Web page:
- so (adv.)
- Old English swa, swæ "in this way," from Proto-Germanic *swa (cf. Old Saxon, Middle Dutch, Old High German so, Old Norse sva, Danish saa, Swedish så, Old Frisian sa, Dutch zo, German so "so," Gothic swa "as"), from PIE reflexive pronomial stem *s(w)o- (cf. Greek hos "as," Old Latin suad "so," Latin se "himself").
The adverb so at the beginning of a sentence ('So I'll pay for it!'), probably of Yiddish origin, occurs frequently in conversation. [M.Pei, "Story of English," 1952]
So? as a term of dismissal is attested from 1886 (short for is that so?); so what as an exclamation of indifference dates from 1934. So-so "mediocre" is from 1520s; so-and-so is from 1596 meaning "something unspecified;" first recorded 1897 as a euphemistic term of abuse.
- so long
- parting salutation, 1860, of unknown origin, perhaps from a German idiom (cf. German parting salutation adieu so lange, the full sense of which probably is something like "farewell, whilst (we're apart)"), perhaps from Hebrew shalom (via Yiddish sholom). Some have noted a similarity to Scandinavian leave-taking phrases, cf. Norwegian Adjø så lenge, Farvel så lenge, Mor'n så lenge, literally "bye so long, farewell so long, morning so long;" and Swedish Hej så länge "good-bye for now," with så länge "for now" attested since 1850 according to Swedish sources. Most etymology sources seem to lean toward the German origin.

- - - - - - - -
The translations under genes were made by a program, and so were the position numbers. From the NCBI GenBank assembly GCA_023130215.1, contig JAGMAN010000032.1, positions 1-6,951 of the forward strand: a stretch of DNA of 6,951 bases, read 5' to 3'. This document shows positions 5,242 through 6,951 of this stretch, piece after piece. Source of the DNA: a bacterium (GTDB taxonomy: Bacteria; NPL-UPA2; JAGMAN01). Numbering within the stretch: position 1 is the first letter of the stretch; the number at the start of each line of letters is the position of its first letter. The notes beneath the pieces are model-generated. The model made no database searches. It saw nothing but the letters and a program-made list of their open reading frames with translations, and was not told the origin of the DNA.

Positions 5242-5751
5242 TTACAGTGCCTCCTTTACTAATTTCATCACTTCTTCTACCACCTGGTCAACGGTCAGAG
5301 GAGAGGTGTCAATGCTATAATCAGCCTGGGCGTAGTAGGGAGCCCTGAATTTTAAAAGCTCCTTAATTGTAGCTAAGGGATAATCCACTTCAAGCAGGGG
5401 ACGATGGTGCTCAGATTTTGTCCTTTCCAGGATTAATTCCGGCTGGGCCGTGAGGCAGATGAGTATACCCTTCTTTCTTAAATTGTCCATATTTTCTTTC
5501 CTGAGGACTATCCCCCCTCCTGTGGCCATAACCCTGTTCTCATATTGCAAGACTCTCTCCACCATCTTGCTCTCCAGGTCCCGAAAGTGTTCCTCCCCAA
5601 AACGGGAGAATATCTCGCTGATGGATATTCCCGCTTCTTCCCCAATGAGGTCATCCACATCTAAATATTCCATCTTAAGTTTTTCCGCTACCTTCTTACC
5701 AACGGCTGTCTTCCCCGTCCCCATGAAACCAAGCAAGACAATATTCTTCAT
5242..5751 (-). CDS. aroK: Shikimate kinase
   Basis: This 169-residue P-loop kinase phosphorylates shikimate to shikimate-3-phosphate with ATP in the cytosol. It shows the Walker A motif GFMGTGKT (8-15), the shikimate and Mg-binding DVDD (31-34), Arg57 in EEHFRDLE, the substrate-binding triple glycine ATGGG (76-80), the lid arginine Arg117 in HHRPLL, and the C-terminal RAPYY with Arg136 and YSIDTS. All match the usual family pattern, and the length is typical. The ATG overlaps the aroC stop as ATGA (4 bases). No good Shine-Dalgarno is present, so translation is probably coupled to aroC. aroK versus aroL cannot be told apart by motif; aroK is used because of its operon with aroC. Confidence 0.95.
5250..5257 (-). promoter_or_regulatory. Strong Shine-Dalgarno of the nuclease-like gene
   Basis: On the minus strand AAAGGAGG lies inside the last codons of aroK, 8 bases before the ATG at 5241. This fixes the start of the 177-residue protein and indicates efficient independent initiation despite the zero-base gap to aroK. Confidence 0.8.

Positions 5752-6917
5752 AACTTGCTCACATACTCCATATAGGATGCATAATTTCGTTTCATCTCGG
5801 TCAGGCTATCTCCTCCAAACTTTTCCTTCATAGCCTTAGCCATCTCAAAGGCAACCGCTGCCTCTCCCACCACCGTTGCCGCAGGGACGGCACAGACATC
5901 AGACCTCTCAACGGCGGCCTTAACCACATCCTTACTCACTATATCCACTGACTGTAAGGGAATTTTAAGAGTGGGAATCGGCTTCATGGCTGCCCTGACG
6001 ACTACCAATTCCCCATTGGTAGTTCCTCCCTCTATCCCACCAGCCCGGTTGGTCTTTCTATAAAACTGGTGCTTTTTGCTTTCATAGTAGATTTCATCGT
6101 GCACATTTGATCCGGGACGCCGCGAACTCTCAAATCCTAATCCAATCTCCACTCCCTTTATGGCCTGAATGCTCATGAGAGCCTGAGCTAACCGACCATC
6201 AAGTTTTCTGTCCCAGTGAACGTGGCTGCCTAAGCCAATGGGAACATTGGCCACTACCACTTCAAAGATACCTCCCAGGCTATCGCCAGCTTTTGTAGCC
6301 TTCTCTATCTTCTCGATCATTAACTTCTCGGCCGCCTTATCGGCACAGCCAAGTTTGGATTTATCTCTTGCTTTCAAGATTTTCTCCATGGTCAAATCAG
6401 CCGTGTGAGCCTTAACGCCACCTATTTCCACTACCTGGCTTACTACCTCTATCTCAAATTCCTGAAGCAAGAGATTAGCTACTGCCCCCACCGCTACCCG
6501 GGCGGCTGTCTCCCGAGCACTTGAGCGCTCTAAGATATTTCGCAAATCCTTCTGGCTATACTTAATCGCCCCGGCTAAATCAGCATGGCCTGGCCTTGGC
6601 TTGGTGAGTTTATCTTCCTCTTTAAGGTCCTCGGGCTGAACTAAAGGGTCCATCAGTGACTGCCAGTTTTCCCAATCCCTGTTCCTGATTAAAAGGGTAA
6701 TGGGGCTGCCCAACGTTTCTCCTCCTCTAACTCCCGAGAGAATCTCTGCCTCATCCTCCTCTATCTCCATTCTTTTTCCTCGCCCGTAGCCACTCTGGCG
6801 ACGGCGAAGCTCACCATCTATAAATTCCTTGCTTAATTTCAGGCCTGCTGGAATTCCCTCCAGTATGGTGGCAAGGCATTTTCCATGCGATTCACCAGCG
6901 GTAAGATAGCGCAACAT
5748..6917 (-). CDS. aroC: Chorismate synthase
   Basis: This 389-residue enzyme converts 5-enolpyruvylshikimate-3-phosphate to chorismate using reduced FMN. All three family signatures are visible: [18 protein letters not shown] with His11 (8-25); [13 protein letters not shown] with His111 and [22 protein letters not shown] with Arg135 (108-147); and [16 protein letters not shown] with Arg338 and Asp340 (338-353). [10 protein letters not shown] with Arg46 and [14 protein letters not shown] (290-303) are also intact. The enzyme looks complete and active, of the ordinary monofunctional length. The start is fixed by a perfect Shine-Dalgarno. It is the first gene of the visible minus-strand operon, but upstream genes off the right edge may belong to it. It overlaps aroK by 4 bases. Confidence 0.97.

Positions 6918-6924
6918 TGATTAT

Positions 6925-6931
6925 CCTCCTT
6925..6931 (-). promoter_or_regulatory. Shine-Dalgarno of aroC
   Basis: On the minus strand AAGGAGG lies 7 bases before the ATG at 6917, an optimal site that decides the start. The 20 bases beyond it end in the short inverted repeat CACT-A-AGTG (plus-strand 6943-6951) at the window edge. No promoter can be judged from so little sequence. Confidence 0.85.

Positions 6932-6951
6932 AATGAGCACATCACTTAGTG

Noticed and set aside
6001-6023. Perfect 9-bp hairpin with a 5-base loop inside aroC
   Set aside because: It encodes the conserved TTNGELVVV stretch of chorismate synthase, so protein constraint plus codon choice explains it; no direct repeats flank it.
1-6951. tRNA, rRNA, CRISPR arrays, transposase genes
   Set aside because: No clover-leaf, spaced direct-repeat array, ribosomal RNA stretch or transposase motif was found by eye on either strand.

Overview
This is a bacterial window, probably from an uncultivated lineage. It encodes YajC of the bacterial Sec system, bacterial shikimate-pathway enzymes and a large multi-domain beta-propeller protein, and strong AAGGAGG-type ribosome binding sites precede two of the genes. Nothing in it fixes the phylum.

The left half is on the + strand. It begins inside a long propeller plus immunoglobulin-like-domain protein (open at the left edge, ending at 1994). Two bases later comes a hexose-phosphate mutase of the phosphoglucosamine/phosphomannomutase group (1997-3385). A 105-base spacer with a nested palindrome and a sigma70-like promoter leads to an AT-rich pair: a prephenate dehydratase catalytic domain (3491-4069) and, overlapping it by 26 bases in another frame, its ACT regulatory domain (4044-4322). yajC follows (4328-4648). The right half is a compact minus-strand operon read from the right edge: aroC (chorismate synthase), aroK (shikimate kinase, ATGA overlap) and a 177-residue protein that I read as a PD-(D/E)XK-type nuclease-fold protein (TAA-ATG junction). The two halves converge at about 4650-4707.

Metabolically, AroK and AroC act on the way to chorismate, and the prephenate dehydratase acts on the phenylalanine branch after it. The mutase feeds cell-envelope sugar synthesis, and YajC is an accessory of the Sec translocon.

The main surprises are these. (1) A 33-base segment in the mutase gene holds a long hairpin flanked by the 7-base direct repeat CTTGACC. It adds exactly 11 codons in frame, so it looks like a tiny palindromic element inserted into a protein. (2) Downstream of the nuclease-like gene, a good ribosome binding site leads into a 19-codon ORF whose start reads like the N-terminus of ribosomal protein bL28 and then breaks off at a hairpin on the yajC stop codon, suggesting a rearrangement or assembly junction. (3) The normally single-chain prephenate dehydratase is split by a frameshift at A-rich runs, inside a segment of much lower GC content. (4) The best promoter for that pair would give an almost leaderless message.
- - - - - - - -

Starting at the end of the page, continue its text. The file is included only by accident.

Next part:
Earlier guesses that it was a sailors' corruption of a South Pacific form of Arabic salaam are not now regarded as convincing. "Dictionary of American Slang" also adds to the list of candidates Irish slán "safe," said to be used as a salutation in parting. The phrase seems to have turned up simultaneously in America, Britain, and perhaps Canada, originally among lower classes. First attested use is in title and text of the last poem in Whitman's "Leaves of Grass" in the 1860 edition.